« profile & posts archive

This author has written 2362 posts for Larvatus Prodeo.

Return to: Homepage | Blog Index

28 responses to “Qantas, Nurses, arbitration and the Fair Work Act”

  1. Michael

    Unfortunately it reflects the sad and sorry state of Australian management practice, and their complete lack of creativity and intellect that they prefer to treat their employees as the enemy rather than as partners to achieving a mutually beneficial outcome – that is survival of the organisation, greater efficiency and, in the case of business, increased profits. These things can be achieved without offshoring, but it takes a bit more effort – but clearly its too hard for the smartest guys in the room.

  2. Sam

    That’s something the Gillard government needs to take into account as it considers the future shape of the Fair Work Act.

    So what are you suggesting, Mark? Because the bosses want to use arbitration, that option should be foreclosed by amending the Act?

    Without question, Qantas management thought they would get as better outcome by arbitration than bargaining. That might also be true of the Victorian Government and nurses.

    But there will be times when the employers will be in the superior bargaining position and unions will be very glad to be able to go to Fair Work Australia to get it sorted.

    For instance , and while this is not an Australian example, bear with me, in the US as I write there there is a lockout of professional basketball players. It has been going on for months and will soon see the cancellation of the 2011-12 NBA season. The team owners are demanding that the players take significant pay cuts. (Yes, the players make millions, and are hardly the downtrodden proletariat, but that is not the point.) The team owners will win this dispute because they are all billionaires and for them owning a basketball team is a hobby. They don’t need the games to be played. For the players, on the other hand, playing basketball is what they do for a living. The owners will simply hold out until the players capitulate. It is an extreme example of one side having all the bargaining power and the players (and their union, which is helpless and hopeless) would love an arbitration option, but it does not exist.

    A weird example inapplicable to Australian work places? Yes, in its detail and extremity. But the principle employers could easily hold all the aces in some wage bargaining situations.

    I’d be very wary about making big structural changes to the IR system on the basis of one or two disputes, that aren’t even finished yet.

  3. Sam

    Are the so-called managerial prerogative issues explicitly excluded from arbitration under the Act?

  4. Paul Norton

    Sam @2, any prospect of someone doing a Kerry Packer and signing on the NBA players to play in a rebel league on better contracts than what the current owners are offering?

  5. Sam

    Paul 6, certainly not in the short term. The owners/teams own the stadiums and TV deals are all tied up.

    Mark 5,7: if all the issues are on the arbitration table, then there’s no need to change the Act (in that respect, in any case.)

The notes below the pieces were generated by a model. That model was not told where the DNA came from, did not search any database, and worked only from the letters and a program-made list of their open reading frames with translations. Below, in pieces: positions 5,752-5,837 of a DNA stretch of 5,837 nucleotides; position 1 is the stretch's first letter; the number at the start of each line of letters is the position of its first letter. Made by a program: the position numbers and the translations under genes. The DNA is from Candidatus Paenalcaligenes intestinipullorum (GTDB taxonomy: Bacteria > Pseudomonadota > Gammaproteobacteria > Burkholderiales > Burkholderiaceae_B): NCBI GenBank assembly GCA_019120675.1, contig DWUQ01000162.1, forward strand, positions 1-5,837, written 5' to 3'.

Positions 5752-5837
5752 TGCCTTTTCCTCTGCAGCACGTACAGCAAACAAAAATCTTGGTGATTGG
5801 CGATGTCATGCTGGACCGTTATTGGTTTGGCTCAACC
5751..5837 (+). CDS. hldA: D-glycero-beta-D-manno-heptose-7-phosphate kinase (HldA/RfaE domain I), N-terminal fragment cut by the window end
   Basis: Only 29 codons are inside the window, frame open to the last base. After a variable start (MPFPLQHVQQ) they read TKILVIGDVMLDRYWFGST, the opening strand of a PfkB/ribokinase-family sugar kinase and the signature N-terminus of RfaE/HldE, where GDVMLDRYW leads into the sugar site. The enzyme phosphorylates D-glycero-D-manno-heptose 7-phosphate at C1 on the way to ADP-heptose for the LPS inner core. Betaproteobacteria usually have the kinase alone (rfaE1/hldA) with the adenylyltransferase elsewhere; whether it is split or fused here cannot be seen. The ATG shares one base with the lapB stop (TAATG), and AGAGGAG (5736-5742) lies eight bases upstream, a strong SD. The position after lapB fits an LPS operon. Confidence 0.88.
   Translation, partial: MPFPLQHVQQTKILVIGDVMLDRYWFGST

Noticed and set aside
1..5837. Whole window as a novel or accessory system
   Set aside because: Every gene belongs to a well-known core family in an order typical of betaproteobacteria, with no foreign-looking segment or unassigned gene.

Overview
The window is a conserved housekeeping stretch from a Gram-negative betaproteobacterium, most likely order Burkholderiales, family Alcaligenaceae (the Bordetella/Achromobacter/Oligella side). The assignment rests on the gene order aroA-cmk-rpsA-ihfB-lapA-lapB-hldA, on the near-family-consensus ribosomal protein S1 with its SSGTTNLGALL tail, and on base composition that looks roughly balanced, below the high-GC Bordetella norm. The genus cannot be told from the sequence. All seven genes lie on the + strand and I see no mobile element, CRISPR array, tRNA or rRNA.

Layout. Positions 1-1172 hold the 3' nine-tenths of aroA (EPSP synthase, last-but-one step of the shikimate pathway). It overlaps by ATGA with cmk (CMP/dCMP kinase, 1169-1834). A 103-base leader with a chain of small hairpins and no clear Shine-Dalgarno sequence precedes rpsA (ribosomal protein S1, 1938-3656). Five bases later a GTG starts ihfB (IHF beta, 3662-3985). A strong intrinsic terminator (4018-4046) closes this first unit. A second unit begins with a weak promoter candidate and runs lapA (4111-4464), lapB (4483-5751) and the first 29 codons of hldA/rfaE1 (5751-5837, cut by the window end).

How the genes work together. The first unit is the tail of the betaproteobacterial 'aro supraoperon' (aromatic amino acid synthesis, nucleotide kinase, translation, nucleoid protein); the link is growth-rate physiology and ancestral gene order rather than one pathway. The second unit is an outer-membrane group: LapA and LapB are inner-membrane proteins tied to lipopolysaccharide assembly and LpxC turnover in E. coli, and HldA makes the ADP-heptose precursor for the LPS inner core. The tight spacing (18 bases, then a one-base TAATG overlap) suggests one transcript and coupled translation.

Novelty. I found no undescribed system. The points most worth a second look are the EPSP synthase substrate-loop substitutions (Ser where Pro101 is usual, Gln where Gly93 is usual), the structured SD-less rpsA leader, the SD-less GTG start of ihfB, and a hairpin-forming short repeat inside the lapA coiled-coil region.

6. Sam

    Mark’s point about ideological inconsistency by the employers is very well made. Of course, senior executives are not by nature ideologues; they are businessmen (and occasionally women). They just want to make money for themselves and the shareholders* in the companies they run. Whether this is done by obtaining minimum pay rises for workers, and maximum managerial prerogative for themselves, by arbitration or by bargaining is to them a trifling detail.

    On the other hand, Peter Reith, who really is a true believing ideologue, has lamented the return to arbitration.

    * And as someone whose super fund owns Qantas shares, I say more power to them. OK, I am partly joking.

  7. Sam

    It’s mainly but not entirely Reith who is causing headaches for Abbott. There’s a backbencher (Biggs? Briggs?) who i think was a ministerial staffer in the office of one or other Howard Government Workplace Relations ministers who is also making a nuisance of himself.

    Why the Liberals are choosing to play on the only turf where Labor has an electoral advantage, and the only area of policy where Gillard actually knows what she is talking about, is anyone’s guess.

  8. Sam

    Let it not be said that the Victorian Government cannot be generous to public sector workers. They just agreed to an outrageously high salary settlement with the cops, giving them a better deal than even the ambit claim made by the police union.

    Now, however, they are threatening to send striking nurses to jail. Funny, that. Presumably prior to imprisonment the nurses will be arrested by the well-paid, and ever so grateful, police.

    Of course, this is the Baillieu upper class, private school prefect personality at work — cave in to the powerful, while viciously attacking the unpowerful. (it’s only a coincidence – cough, cough – that most police are men and most nurses are women.)

  9. Howard Cunningham

    If you don’t like the Baillieu brand of Liberal, you can stick with the Abbott brand of Liberal and keep your complaints to yourself.

  10. Mick Peel

    I wouldn’t mind betting (not that I’m a betting man, however) that there’s a bloke lurking in the shadows somewhere named Peter Wilson (not sure if I’ve mentioned this to you before, Mark) – he’s been a right-hand man to Rieth over many years.